Agents also took records, computers and froze the bank accounts at the "Liberty Dollar" headquarters during the Thursday raid, Bernard von NotHaus, founder of the National Organization for the Repeal of the Federal Reserve Act & Internal Revenue Code, said in an interview.
The organization, which is critical of the Federal Reserve, has repeatedly clashed with the federal government, which contends that the gold, silver and copper coins it produces are illegal. NORFED claims its Liberty Dollars are inflation free and can restore stability to financial markets by allowing commerce based on a currency that does not fluctuate in value like the U.S. dollar.
"They're running scared right now and they had to do something," von NotHaus told The Associated Press Friday. "I'm volunteering to meet the agents and get arrested so we can thrash this out in court."
Wendy Osborne, a spokeswoman for the FBI's Indianapolis office, declined to comment and referred all questions to the U.S. attorney's office for the Western District of North Carolina. Suellen Pierce, a spokeswoman for that office, also declined to comment.
In a federal seizure warrant given to the AP by von NotHaus, federal agents allege the money and other properties seized in the raid were linked to money laundering, mail fraud and wire fraud.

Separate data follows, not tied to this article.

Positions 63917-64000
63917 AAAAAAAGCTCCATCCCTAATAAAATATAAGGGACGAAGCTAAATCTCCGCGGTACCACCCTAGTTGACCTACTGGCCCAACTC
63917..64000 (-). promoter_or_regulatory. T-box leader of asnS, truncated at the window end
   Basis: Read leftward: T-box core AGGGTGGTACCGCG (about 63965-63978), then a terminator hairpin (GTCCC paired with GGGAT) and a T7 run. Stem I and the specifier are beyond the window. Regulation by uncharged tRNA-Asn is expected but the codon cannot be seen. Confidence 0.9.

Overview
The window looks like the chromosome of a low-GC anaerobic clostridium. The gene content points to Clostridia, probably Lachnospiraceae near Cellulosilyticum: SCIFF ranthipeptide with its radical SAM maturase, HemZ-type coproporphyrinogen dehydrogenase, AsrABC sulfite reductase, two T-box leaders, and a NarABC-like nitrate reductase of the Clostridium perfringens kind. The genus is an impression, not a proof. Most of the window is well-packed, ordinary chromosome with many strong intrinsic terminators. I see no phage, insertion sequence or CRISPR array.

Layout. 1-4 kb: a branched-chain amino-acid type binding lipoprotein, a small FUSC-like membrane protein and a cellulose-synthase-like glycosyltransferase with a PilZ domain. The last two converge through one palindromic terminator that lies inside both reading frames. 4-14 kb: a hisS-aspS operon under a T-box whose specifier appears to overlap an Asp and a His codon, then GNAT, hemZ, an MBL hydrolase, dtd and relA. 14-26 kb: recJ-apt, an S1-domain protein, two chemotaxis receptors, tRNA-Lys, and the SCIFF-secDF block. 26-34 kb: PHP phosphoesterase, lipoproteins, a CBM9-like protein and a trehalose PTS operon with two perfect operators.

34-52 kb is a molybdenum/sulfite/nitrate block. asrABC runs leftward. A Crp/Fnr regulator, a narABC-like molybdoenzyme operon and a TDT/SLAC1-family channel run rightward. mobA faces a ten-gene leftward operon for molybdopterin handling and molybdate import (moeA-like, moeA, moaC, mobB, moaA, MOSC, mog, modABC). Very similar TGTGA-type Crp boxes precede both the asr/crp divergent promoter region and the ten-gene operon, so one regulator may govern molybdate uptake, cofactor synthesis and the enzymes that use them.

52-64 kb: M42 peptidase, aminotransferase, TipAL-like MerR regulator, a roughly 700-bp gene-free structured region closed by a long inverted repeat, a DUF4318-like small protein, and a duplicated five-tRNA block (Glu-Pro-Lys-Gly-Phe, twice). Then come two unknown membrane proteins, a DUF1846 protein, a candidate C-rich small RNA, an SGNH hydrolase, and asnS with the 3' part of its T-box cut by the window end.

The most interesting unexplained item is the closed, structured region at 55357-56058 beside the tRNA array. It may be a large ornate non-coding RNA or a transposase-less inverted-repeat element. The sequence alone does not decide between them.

The raid comes eight months after von NotHaus filed a lawsuit in federal court in Evansville seeking a permanent injunction to stop the federal government from labeling the Liberty Dollar an illegal currency.
The U.S. Mint issued a warning this year that the Liberty Dollar violated the Constitution and warned consumers against using them unsuspectingly.
Paul's campaign said it had not authorized production of the Ron Paul dollars.
"We have no connection with that," said Jesse Benton, a campaign spokesman for Paul. "He was using Ron as a marketing technique. We didn't have anything to do with that or sanction it or give permission in any way."